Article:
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Seismic Expressions of Prograding Carbonate Bank Margins: Middle Miocene, Maldives, Indian Ocean
Andrei V. Belopolsky,1 Andr W. Droxler2
1Rice University, Houston, Texas, U.S.A.; Present address: BP, Houston, Texas, U.S.A.
2Rice University, Houston, Texas, U.S.A.
We thank the government of the Republic of Maldives and Royal Dutch Shell for providing seismic and well data and Shell EP Technology Laboratory in Bellaire, Texas, for usage of a seismic workstation. We also thank Mitch Harris, Albert Bally, Ed Purdy, John Karlo, and Peter Vail for fruitful discussions of the presented material. Constructive reviews by Gregor Eberli, Evan Franseen, and Steven Dorobek improved the quality of the manuscript. Funding for this research was provided by an NSF Grant OCE-9730954 to A.W.D. and a Rice University Mills Bennett Fellowship and an SEPM Grant-in-Aid to A.V.B.
Carbonate bank margins in the Maldives, a large isolated carbonate platform in the equatorial Indian Ocean, prograded significantly in the middle Miocene. The interpretation of a dense grid of two-dimensional seismic data located prograding margins and imaged the internal architecture of the prograding sequences in detail. Three individual prograding bank margins were positioned tens of kilometers away from each other. The margins prograded from both east and west toward the central seaway. Each prograding complex consists of five depositional sequences bounded by unconformities and correlative conformities. Seismic correlation shows that the deposition of sequences in individual prograding complexes was synchronous and driven by a mechanism of regional scale.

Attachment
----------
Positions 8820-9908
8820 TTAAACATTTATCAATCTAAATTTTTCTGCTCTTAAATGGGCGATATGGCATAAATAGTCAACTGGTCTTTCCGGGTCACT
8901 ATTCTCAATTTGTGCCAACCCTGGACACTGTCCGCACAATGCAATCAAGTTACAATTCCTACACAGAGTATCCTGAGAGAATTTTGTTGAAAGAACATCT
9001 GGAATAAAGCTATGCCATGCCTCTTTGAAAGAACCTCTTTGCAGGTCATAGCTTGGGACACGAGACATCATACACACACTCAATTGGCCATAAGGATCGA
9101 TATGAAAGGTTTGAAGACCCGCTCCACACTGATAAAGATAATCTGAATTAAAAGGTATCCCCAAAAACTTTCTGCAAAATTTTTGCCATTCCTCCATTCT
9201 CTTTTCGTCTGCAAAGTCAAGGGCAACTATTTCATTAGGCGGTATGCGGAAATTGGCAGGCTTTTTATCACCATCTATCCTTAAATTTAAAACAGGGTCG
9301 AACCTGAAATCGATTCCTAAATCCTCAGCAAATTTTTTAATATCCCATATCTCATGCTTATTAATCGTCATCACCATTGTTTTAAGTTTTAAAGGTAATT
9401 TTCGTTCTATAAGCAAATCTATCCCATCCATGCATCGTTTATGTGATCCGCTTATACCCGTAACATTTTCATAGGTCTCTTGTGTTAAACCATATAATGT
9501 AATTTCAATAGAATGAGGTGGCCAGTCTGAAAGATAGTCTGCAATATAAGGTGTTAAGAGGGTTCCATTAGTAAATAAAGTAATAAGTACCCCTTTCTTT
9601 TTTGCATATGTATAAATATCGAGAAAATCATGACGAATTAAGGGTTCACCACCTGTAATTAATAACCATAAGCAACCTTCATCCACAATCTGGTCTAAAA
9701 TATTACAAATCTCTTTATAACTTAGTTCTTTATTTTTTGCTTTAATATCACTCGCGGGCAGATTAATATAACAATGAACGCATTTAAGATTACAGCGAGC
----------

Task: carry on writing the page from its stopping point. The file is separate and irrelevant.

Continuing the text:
One prograding complex, complex I, is examined in detail in three dimensions on a set of seismic lines. Each prograding sequence is subdivided into two packages: strong- and weak-amplitude reflection packages. Strong-amplitude reflection packages consistently display a basinward shift in onlap and/or downstepping and are interpreted as having formed during falling relative sea level. Weak-amplitude reflection packages are interpreted as having formed during the rise and highstand of relative sea level. Each sequence thus represents a complete sea level cycle. The terminal middle Miocene sequence is characterized by voluminous downslope deposition of sediments interpreted as gravity-flow deposits. This regional event is interpreted as a response to a significant sea level fall at the end of the middle Miocene.
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